Hydraulic Fracturing has had a global impact on the distribution of hydrocarbons. The United States has gone from being an importer of natural gas to potentially an exporter. Some believe that enough oil resources have been developed to make the United States the country with the largest quantity of reserves in the world. The combination of precision horizontal drilling and fracturing the reservoir rocks is responsible for this bounty.
The fracturing process results in micro-earthquakes which can be mapped to determine the extent and progress of the process. Most hydraulic fracturing operations are done without concurrent monitoring of seismic activity, but the use of microseismic monitoring for this purpose is growing. Today, approximately 4% of hydraulically fractured wells in the USA are monitored. Determining the magnitude and location of the fractures provides useful feedback to the asset team (consisting of a completion engineer, geologist, and geophysicist) to help evaluate the effectiveness of the frac operation.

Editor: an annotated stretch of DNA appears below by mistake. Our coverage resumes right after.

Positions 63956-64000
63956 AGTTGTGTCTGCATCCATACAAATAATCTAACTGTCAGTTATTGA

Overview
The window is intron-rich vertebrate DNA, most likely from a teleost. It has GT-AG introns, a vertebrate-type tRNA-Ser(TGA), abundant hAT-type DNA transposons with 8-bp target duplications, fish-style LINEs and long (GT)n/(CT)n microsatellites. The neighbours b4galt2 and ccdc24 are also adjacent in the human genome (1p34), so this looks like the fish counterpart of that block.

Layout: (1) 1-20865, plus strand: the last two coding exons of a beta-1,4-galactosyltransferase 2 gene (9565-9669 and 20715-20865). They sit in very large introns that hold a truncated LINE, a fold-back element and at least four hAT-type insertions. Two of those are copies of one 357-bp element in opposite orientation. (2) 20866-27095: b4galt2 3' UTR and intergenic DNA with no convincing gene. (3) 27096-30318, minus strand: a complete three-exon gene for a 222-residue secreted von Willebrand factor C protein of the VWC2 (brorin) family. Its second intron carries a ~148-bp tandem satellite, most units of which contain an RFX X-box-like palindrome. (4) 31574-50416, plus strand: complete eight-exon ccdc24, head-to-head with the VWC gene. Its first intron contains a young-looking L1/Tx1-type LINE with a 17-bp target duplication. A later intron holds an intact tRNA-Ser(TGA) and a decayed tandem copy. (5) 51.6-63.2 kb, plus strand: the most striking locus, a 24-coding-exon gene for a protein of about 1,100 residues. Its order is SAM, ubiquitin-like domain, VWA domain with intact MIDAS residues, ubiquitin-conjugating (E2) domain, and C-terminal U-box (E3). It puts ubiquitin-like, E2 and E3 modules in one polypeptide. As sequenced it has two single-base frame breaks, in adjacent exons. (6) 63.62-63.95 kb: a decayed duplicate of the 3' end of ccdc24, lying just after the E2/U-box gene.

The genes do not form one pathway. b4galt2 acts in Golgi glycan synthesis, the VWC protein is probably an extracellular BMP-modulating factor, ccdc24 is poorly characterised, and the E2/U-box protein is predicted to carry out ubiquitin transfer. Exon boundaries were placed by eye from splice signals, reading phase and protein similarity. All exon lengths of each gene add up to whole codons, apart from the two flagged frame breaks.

There are three principal methods used to record the microseismic events:
with a string of sensors in an adjacent borehole,
with a surface array of sensors, or
with sensors permanently buried in an array of shallow boreholes.
A conceptual drawing showing all three methods is shown in Figure 1.